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Can J Anaesth. 1990 Jan;37(1):77-93.

The adult cervical spine: implications for airway management.

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  • 1Department of Anaesthesia, Women's College Hospital, Toronto, Ontario.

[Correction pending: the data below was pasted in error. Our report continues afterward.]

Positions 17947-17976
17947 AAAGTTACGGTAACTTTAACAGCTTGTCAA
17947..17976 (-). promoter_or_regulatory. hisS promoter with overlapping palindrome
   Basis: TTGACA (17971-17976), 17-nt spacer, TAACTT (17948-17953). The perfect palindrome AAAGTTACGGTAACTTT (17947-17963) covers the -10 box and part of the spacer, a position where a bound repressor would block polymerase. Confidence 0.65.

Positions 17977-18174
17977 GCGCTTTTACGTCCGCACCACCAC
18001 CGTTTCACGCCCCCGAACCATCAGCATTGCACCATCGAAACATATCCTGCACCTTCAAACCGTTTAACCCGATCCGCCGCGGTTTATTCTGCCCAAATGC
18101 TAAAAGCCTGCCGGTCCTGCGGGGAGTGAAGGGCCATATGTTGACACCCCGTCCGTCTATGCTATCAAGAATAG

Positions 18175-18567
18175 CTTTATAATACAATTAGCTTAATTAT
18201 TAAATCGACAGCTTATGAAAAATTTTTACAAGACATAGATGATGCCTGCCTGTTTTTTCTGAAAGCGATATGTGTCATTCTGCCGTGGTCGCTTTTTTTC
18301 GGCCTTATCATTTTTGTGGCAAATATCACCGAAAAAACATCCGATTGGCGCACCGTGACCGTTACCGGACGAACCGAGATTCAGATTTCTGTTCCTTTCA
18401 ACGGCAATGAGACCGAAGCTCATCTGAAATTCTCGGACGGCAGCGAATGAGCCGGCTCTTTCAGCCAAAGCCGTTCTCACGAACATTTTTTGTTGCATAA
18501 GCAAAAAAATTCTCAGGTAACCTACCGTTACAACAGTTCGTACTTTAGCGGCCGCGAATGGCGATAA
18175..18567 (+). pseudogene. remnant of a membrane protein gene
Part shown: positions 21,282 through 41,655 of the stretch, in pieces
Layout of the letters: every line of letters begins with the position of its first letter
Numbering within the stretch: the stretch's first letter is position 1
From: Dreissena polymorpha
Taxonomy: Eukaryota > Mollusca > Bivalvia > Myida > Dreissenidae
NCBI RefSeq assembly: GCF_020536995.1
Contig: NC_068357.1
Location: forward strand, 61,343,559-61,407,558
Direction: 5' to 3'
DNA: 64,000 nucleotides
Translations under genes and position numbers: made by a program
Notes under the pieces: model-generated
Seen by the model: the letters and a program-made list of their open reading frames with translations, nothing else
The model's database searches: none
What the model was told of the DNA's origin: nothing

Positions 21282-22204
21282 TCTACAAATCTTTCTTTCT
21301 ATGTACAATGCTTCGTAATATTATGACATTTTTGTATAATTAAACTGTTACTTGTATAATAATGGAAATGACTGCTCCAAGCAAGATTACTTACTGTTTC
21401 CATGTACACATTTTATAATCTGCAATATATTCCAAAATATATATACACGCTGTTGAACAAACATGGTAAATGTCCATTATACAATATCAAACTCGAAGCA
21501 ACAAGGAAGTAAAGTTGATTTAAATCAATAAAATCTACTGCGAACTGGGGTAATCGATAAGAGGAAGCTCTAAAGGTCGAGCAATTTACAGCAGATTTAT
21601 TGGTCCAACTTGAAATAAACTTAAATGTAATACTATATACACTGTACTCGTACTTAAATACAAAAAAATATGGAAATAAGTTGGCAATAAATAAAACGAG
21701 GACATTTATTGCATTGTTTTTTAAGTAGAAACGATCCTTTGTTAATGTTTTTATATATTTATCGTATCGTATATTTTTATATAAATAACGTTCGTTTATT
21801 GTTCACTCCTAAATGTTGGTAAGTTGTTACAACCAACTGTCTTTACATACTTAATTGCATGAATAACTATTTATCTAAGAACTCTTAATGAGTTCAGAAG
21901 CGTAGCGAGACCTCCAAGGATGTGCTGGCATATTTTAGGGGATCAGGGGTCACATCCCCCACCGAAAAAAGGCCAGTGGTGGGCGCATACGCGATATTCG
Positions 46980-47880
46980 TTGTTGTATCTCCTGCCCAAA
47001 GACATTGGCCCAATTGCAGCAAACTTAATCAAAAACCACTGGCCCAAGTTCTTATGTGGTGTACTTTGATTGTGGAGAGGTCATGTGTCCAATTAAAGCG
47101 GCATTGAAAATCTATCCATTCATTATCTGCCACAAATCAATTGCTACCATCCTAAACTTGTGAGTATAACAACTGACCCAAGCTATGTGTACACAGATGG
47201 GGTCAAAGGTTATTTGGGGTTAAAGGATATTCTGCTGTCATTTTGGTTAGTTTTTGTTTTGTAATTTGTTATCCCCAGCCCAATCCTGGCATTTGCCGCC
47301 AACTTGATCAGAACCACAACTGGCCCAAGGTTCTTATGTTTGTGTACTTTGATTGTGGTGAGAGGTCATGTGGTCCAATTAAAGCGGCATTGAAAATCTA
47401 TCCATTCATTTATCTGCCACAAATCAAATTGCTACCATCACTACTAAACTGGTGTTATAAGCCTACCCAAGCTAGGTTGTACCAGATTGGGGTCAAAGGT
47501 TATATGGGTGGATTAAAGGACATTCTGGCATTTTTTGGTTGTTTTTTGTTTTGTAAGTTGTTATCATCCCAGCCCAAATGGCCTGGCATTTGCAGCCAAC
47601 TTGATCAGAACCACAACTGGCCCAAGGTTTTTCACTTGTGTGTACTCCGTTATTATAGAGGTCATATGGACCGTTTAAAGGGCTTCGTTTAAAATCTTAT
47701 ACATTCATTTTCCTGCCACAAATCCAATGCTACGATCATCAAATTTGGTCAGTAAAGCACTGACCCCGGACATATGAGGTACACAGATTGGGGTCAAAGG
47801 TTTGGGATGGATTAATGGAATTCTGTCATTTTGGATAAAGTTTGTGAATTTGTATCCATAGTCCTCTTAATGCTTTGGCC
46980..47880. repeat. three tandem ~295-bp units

Anaesthetists are responsible for the management of the airway in patients with unstable cervical spines. Unfortunately, the anaesthetic literature does not contain a recent, critical analysis of the current medical literature to aid anaesthetists attending such patients. This review is intended to serve such a purpose. Using the Index Medicus as a guide, 30 years of medical literature were reviewed, with emphasis on the last ten years. Key words employed for this review are cited in the manuscript. Relevant papers were selected from anaesthetic, orthopaedic, rheumatologic, emergency medicine and trauma journals and reviewed. Relevant findings included the high prevalence of cervical spinal instability in such disorders such as Trisomy 21 and rheumatoid arthritis and the relatively low incidence after trauma. There are deficiencies in the minimalist approaches to assessing the cervical spine, such as a simple cross table lateral radiograph after trauma, as they are neither sensitive nor specific. Finally, recognizing the potential for instability and intubating with care, while avoiding spinal movement, appears to be more important than any particular mode of intubation in preserving neurological function.

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